This fishery uses seines with one end secured (e.g., swipe nets and long seines); both ends secured; or those anchored to hauled up on the beach. The beach seine system is generally constructed of a wash, wing, and bunt that are attached to the beach and extend into the surf and are traditionally used to encircle or encompass fish. The fishery occurs in waters west of 72° 30′ W. long. and north of a line extending due east from the North Carolina/South Carolina border. The only haul/beach seine gear operating in North Carolina included in this Category II fishery is the ‘‘Atlantic Ocean striped bass beach seine fishery’’ during the winter, as regulated by North Carolina Marine Fisheries Commission rules (NCDMF) and NCDMF proclamations. NCDMF defines a beach seine operating under the Atlantic Ocean Striped Bass beach seine fishery as a ‘‘swipe net constructed of multifilament, multifiber webbing fished from the ocean beach that is deployed from a vessel launched from the ocean beach where the fishing operation takes place, and one end of the beach seine is attached to the shore at all times during the operation.’’ All other NC small and large mesh beach- anchored gillnets with webbing constructed of all monofilament material or a combination of monofilament and multifilament material were moved to the Category I Mid-Atlantic gillnet fishery in the final 2009 LOF because their construction and fishing technique were more similar to a gillnet than a traditional beach seine.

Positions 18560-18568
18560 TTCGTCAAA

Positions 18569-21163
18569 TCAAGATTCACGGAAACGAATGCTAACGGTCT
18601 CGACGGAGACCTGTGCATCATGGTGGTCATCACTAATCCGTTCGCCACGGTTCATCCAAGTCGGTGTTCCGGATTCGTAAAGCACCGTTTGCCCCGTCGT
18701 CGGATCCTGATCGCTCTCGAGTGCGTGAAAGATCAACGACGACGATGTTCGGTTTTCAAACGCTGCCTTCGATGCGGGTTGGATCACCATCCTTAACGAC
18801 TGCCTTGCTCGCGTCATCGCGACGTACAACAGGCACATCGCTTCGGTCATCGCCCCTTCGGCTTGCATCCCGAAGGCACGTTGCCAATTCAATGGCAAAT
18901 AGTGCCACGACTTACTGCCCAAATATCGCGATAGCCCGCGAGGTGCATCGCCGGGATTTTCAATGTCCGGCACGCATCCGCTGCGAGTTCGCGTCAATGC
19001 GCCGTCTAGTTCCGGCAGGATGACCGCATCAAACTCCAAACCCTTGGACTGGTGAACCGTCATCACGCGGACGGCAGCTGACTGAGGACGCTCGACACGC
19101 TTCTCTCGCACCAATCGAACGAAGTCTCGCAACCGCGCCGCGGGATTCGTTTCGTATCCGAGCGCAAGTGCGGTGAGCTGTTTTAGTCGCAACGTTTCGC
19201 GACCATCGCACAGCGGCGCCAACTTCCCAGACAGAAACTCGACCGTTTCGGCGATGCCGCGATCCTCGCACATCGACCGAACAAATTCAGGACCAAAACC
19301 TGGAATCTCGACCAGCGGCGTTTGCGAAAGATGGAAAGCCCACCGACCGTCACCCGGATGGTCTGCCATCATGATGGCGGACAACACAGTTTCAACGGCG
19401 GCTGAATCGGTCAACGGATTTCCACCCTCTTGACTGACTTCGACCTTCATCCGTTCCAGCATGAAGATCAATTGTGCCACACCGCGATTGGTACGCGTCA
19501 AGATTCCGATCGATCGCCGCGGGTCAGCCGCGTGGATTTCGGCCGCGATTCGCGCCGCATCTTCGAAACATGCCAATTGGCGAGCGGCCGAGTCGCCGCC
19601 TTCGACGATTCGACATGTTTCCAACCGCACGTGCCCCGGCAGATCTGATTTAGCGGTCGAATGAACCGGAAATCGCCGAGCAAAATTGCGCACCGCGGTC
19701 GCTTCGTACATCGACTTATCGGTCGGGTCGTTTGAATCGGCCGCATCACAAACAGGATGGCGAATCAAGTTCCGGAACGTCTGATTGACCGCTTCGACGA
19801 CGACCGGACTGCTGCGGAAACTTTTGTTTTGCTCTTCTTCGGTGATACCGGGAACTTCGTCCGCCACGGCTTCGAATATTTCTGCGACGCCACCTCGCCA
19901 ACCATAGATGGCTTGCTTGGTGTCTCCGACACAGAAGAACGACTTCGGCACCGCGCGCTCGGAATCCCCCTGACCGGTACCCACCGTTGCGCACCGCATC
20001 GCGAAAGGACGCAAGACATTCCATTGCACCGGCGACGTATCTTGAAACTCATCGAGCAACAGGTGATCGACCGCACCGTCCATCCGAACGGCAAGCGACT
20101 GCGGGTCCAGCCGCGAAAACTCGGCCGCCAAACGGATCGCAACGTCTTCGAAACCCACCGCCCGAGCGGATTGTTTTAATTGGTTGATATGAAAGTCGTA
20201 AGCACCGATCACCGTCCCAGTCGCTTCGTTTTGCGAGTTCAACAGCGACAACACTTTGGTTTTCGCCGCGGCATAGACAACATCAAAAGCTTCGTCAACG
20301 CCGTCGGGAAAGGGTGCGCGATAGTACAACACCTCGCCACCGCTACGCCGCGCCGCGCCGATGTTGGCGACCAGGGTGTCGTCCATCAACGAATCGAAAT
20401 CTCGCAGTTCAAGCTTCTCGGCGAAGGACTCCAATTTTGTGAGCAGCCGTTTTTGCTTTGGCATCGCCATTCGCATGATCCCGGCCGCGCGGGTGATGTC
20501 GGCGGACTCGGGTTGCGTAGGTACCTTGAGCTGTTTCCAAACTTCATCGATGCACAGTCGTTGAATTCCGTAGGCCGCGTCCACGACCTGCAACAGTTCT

Management

The fishery is managed under several state and Interstate Fishery Management Plans and is an affected fishery under the BDTRP. Large mesh nets are regulated in North Carolina via North Carolina Marine Fisheries Commission rules and NCDMF proclamations.